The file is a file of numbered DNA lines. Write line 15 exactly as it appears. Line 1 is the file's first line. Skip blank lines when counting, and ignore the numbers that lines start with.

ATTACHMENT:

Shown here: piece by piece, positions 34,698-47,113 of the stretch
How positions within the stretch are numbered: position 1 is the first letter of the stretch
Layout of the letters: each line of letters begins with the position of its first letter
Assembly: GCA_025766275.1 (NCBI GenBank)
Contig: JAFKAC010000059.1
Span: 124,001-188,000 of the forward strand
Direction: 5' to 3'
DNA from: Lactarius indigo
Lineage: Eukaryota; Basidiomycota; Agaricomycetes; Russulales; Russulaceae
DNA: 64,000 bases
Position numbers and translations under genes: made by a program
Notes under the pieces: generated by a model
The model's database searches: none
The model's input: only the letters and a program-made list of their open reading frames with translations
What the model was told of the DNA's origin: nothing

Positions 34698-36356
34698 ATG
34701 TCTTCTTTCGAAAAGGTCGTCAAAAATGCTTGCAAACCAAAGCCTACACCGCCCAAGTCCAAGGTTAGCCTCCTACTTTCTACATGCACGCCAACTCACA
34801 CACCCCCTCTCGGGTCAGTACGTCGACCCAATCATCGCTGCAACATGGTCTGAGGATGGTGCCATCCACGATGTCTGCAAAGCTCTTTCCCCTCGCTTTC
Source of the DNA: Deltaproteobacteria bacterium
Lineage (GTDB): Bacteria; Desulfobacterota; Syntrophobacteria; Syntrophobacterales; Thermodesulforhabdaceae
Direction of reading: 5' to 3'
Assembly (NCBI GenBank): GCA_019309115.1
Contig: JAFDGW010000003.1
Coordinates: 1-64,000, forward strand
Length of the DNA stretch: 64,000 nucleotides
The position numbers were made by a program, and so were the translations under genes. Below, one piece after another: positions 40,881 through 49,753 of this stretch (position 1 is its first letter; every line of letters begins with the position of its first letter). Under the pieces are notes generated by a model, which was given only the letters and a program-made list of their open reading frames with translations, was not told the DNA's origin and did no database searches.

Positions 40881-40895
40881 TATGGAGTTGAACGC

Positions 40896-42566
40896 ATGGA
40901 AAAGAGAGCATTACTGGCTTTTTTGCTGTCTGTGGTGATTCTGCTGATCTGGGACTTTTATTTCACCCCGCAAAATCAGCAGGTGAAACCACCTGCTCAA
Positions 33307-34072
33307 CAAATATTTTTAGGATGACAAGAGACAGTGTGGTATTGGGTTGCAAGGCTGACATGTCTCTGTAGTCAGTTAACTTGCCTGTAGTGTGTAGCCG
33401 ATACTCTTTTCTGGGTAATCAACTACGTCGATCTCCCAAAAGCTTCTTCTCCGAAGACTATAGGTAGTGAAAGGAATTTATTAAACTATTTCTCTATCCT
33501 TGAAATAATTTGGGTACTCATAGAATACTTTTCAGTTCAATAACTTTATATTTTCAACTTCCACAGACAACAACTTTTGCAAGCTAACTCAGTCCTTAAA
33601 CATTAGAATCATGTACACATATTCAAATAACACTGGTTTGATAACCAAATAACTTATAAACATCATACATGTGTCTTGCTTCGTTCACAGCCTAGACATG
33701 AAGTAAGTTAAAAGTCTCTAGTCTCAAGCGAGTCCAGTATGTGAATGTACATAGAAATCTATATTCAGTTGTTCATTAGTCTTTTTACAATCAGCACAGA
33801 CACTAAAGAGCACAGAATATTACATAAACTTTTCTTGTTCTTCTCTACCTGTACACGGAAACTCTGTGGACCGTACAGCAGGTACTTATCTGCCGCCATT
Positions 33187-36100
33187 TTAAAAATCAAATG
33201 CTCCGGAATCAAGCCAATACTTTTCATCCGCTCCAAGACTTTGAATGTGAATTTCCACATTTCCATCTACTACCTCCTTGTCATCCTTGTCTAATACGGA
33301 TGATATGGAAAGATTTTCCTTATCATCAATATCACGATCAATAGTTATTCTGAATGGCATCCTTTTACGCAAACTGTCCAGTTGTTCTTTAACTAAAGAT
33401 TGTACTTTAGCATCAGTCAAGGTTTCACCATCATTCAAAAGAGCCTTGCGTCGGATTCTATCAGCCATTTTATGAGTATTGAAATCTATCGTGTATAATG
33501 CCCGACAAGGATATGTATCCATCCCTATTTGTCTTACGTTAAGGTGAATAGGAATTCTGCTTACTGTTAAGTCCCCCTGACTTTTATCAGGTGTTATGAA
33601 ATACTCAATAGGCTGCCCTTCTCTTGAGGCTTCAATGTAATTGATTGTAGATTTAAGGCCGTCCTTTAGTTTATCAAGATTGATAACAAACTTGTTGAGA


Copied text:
What the model was told of the DNA's origin: nothing